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When are hydro separators required?

D107 Member Posts: 1,852
The Caleffi Idronics Journal article recently posted by Andrew Hagen suggests that changing out an old cast iron boiler with low flow resistance to a new compact boiler with higher flow resistance could result in flow interference between two competing zones. In a 40K loss system (2 of 3 floors cast iron) 80K emitters --CI zones piped unfortunately in series--would this be a likely problem? Is this more of a problem going from old atmospheric to newer atmospheric or only to mod cons? Seems to me I've seen many install photos here that did not have hydro separators, but of course my untrained eye may not have picked it up, or the separation was done with piping and not a separator unit.

It also seems that balance flow valves are only accurate on design days so I'm not sure that's a reliable route.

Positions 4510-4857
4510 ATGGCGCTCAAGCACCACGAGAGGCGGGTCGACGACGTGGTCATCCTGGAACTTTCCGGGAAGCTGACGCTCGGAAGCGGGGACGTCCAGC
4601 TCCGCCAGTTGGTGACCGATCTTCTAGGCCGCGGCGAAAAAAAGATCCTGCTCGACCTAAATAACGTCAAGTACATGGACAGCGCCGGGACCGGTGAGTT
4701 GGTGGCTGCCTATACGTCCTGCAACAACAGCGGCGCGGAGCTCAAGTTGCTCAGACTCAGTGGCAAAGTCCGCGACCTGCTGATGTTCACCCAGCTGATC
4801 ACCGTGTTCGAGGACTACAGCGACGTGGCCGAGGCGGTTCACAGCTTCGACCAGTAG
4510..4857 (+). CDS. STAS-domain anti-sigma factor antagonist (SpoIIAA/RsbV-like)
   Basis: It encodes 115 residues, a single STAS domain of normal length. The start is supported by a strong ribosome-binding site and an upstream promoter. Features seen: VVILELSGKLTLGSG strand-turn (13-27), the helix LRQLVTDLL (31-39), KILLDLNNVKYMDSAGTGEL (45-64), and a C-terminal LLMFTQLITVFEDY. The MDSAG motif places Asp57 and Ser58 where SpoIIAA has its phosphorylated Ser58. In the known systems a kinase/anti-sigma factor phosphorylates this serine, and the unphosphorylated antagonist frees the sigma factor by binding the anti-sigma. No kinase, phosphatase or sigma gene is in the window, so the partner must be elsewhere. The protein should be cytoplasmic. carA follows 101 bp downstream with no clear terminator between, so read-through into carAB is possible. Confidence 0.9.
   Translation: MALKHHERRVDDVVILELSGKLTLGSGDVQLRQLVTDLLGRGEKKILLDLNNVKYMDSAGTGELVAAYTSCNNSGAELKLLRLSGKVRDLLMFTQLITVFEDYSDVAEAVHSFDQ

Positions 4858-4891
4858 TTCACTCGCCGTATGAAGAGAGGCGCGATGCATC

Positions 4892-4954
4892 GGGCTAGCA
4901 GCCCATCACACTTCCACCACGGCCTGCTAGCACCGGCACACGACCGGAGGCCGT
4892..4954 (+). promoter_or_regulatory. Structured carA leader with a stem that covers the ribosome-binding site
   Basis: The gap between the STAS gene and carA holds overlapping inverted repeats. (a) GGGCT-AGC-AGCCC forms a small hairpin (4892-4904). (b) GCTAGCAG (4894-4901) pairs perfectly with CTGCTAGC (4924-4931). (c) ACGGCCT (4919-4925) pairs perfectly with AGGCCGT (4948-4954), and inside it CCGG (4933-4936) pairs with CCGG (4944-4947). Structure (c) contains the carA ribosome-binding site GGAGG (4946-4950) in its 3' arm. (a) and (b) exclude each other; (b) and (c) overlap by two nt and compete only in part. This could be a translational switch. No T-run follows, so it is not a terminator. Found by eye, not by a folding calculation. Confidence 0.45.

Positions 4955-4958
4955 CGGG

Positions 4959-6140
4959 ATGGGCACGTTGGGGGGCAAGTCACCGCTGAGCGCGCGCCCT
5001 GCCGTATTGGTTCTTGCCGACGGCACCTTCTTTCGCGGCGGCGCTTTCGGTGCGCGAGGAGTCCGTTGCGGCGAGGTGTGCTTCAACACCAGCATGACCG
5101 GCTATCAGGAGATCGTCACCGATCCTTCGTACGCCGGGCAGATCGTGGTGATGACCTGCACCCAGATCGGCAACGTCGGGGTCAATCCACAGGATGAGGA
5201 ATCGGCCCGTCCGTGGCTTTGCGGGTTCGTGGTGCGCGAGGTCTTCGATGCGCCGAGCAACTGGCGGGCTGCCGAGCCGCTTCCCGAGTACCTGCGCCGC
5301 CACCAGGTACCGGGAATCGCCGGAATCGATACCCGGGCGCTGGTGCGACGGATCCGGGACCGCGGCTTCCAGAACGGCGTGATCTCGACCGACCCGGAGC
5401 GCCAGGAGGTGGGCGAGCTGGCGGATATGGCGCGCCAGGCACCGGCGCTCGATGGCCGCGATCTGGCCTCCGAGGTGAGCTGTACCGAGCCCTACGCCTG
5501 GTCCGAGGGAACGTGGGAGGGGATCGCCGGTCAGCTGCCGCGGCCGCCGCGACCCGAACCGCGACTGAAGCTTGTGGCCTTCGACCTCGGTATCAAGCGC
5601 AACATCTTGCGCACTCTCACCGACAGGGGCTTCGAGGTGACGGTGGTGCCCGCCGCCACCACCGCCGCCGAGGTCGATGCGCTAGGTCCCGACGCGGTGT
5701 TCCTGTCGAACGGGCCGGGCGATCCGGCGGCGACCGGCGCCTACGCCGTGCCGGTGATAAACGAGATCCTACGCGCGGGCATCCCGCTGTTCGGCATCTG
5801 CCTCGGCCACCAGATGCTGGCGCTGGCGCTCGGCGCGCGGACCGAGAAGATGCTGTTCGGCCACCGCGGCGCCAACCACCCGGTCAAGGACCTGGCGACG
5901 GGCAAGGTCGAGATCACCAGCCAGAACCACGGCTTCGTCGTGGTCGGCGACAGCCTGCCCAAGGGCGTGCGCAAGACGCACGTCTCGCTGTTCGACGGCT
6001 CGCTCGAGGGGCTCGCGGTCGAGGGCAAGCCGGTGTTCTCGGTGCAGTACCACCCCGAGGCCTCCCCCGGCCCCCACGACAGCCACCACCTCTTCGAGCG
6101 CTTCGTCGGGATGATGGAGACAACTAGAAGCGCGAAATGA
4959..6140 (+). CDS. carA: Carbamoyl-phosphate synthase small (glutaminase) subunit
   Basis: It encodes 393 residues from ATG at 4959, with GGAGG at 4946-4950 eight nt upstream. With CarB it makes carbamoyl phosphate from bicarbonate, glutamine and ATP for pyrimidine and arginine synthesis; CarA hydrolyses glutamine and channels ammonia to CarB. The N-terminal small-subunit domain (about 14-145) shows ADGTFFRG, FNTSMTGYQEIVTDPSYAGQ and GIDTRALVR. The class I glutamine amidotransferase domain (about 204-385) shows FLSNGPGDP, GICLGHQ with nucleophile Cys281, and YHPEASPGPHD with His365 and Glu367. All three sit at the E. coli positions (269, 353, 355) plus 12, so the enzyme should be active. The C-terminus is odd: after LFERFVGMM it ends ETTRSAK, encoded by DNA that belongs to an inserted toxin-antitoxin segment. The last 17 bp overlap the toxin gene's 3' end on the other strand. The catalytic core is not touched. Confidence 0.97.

We are putting in a reverse indirect, which can be piped as a buffer zone right off the primary circuit (in prim-sec system), though I guess that's a separate topic.




  • ALH_4
    ALH_4 Member Posts: 1,790

    Generally, primary/secondary piping with a non-condensing boiler is for thermal separation. It lets you control the return temperature to the boiler. If you were replacing with a non-condensing boiler, you might use a Thermic Bypass Valve. In this case boiler flow rate is greater than system flow rate.

    With a condensing boiler, primary/secondary piping is for hydraulic separation. The boiler manufacturer should list a maximum allowable flow rate through the boiler heat exchanger. In this case system flow rate is greater than boiler flow rate.

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